Francisca Benitez

By Francisca Benitez

The Observer

On Saturday there will be a fundraiser at the Riveria Activity Center for the Blue Mountain chapter of Sleep in Heavenly Peace, a nonprofit that builds free beds for children who need them.

The Blue Mountain chapter of Sleep in Heavenly Peace was established in January and isn’t yet active. Elgin residents Katie and Pete Trick are co-presidents.

The fundraiser is a craft fair, and there will be a raffle with prizes from local businesses as well as vitits with the Easter Bunny from 11 a.m. until 2 p.m. There will be a display with one of the beds that Sleep in Heavenly Peace builds, and the Tricks will be there to answer questions about the organization.

The Tricks said they personally know Luke Mickelson, who originally created the nonprofit in 2012 in Twin Falls, Idaho, and realized the mission of the organization could benefit Eastern Oregon.

“We started looking around and we saw there was a big need to take care of kids in the town and the whole county,” Pete said.

For many families, children’s beds are a luxury, leaving many kids sharing with their siblings or their parents — some even just sleep on the floor.

Sleep in Heavenly Peace’s motto is “No kid sleeps on the floor in my town.” There are now 137 chapters of the organization in the U.S. The organization builds the beds with the help of volunteers and delivers them to homes complete with mattresses and bedding — all for free.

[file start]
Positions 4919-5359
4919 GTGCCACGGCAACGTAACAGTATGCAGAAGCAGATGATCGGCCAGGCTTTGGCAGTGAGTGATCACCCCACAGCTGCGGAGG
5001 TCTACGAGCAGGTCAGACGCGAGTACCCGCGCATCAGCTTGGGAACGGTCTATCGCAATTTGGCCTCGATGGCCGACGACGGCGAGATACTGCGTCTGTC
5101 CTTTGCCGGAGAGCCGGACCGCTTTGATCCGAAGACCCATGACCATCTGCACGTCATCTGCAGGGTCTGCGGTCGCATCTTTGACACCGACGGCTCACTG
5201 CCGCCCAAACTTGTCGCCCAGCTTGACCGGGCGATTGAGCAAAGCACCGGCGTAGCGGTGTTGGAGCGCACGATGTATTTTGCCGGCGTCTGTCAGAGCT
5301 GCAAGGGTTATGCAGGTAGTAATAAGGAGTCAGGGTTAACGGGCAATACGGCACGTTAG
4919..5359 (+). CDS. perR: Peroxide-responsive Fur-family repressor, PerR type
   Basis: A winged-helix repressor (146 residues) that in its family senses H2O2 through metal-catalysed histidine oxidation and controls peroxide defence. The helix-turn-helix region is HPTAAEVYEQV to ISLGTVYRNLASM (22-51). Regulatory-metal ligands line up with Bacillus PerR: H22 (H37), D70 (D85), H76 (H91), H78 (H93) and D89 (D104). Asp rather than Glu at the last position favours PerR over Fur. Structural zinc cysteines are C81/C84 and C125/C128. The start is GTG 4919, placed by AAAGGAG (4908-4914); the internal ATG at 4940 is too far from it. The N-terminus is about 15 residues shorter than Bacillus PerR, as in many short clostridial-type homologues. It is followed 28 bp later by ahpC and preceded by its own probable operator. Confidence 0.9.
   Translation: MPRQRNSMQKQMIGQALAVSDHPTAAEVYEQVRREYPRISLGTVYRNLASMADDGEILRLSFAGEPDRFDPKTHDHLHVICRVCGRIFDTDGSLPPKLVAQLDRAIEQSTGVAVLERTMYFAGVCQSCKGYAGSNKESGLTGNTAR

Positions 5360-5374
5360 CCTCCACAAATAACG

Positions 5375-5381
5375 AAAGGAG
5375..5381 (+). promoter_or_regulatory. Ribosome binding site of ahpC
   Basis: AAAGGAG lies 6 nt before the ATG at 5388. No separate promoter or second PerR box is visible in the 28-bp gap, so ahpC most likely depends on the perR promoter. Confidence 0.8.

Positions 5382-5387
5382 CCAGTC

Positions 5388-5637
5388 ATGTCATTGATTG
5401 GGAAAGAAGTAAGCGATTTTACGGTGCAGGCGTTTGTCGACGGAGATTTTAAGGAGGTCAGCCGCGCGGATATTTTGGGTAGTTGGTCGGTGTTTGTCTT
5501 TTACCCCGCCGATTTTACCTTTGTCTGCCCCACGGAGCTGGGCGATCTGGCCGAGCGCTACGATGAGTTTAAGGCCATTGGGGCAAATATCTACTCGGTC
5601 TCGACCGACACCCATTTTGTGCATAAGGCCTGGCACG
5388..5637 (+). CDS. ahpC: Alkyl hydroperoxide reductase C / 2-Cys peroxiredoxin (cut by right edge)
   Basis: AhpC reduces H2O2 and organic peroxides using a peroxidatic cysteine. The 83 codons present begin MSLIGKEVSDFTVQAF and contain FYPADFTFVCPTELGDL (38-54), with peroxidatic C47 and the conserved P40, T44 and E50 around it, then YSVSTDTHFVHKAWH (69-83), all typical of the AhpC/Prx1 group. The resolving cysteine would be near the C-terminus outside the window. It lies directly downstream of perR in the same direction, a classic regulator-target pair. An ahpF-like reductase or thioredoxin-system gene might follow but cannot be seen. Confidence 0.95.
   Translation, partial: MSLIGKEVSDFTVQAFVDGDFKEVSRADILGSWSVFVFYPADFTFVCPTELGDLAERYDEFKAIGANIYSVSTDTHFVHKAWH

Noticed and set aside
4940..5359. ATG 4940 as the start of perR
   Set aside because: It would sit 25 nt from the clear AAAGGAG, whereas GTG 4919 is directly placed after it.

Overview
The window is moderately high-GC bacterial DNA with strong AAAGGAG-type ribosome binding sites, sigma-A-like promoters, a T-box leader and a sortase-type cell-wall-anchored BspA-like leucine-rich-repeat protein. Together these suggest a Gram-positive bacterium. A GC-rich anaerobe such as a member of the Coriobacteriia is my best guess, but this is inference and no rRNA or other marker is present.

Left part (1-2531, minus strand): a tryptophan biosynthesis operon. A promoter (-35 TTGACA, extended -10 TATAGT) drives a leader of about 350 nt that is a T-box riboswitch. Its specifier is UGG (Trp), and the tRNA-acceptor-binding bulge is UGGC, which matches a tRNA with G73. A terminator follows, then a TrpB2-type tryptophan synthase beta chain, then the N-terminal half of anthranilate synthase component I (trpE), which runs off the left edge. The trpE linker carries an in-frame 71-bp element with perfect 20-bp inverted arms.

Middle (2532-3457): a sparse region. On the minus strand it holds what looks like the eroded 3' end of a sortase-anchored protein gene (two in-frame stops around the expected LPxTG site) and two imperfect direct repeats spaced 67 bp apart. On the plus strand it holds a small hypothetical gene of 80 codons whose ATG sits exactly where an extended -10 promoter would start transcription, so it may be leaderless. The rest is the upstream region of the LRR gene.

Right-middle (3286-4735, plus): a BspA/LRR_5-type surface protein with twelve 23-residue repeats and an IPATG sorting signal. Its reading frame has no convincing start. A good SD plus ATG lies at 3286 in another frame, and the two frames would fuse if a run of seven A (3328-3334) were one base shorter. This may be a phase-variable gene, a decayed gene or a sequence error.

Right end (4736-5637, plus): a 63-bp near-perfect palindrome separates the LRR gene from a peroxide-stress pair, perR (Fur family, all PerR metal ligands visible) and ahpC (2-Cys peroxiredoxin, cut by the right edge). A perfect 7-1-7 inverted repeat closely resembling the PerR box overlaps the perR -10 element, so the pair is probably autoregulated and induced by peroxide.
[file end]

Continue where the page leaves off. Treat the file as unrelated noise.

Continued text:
Mickelson was featured in CNN’s Heroes series in December. In the CNN report, he said he started the organization because he met children who were sleeping on the floor in his community. At the beginning, the nonprofit consisted of a group of friends who made and delivered 11 beds. Now the organization, which has no paid staff members, has delivered more than 4,000 beds.

The Tricks said when they established the Blue Mountain chapter in January, they took a trip to Twin Falls to the Sleep in Heavenly Peace headquarters to build beds and deliver them to families. They described their visit as a heartwarming experience.

“When you take the time to go deliver it to these kids and set it up, they climb up on their bed and they don’t want to come down. That’s when it gets you the most,” Pete said.

For his full-time job, Pete owns and operates Red Roof Construction, where Katie also holds a full-time position as an HR manager. The couple has been married for seven years and is originally from Northern California.

The Blue Mountain chapter is accepting monetary donations as well as donations of new bedding, lumber and twin-sized mattresses. Katie will be selling her homemade sock sloths at the fundraiser, with the option to donate them back to the program to be given to a child or to take home. The chapter is also looking for volunteers.

Sleep in Heavenly Peace holds bed-building events that anyone can attend — companies and organizations can even sponsor these events as team-building exercises. The beds are usually standard bunk beds, but if only one bed is needed per family, they can be delivered as singles.

The Tricks explained anyone can submit a request for a bed anywhere in the country on the Sleep in Heavenly Peace website. The Blue Mountain chapter will deliver to a very large area.

See complete story in Friday's Observer

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